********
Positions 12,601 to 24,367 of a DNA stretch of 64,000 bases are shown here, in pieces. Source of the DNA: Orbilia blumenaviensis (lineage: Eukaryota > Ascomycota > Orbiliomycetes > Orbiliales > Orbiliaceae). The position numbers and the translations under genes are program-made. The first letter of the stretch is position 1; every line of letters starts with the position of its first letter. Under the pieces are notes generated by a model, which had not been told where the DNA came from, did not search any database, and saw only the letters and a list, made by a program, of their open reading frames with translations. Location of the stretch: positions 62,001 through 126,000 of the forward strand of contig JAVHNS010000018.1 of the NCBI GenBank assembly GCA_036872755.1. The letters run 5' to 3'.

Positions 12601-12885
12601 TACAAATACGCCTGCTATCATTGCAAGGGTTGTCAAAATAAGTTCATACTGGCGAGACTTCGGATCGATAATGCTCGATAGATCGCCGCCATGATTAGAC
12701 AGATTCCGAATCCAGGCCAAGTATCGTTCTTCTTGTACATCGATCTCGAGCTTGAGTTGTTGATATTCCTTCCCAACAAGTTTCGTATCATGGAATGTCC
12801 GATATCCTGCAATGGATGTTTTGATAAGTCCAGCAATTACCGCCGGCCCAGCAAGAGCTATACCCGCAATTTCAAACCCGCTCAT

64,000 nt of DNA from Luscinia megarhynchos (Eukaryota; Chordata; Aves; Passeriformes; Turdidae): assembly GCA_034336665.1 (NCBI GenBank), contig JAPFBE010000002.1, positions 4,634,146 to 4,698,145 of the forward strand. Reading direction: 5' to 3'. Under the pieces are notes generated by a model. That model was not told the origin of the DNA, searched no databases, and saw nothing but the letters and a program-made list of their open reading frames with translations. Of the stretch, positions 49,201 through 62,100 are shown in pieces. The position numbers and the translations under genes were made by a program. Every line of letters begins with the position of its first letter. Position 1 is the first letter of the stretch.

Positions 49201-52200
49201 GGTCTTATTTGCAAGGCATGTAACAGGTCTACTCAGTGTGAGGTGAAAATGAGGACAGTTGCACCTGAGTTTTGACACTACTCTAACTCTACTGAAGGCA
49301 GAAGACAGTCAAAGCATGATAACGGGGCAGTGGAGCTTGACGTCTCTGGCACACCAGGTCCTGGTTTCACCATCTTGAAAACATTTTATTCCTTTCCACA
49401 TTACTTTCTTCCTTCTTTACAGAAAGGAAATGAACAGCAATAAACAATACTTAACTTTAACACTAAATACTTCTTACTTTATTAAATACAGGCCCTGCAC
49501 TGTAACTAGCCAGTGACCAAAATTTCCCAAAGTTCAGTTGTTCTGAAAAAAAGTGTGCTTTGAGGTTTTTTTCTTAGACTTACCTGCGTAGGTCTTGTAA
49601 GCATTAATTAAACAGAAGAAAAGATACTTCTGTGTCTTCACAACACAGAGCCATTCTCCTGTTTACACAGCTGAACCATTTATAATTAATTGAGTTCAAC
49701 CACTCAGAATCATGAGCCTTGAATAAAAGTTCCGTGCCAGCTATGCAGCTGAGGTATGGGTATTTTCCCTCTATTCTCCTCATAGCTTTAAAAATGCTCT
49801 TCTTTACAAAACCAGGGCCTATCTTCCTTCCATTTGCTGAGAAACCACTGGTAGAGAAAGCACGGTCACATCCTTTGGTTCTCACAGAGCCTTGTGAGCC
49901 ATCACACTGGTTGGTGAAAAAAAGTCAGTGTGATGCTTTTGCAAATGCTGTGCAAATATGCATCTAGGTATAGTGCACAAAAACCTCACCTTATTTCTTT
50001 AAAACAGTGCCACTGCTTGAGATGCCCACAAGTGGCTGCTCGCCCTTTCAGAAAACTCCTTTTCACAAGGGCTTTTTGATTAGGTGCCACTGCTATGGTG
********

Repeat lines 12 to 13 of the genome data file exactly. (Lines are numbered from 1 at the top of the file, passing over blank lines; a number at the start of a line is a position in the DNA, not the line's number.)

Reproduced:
49601 GCATTAATTAAACAGAAGAAAAGATACTTCTGTGTCTTCACAACACAGAGCCATTCTCCTGTTTACACAGCTGAACCATTTATAATTAATTGAGTTCAAC
49701 CACTCAGAATCATGAGCCTTGAATAAAAGTTCCGTGCCAGCTATGCAGCTGAGGTATGGGTATTTTCCCTCTATTCTCCTCATAGCTTTAAAAATGCTCT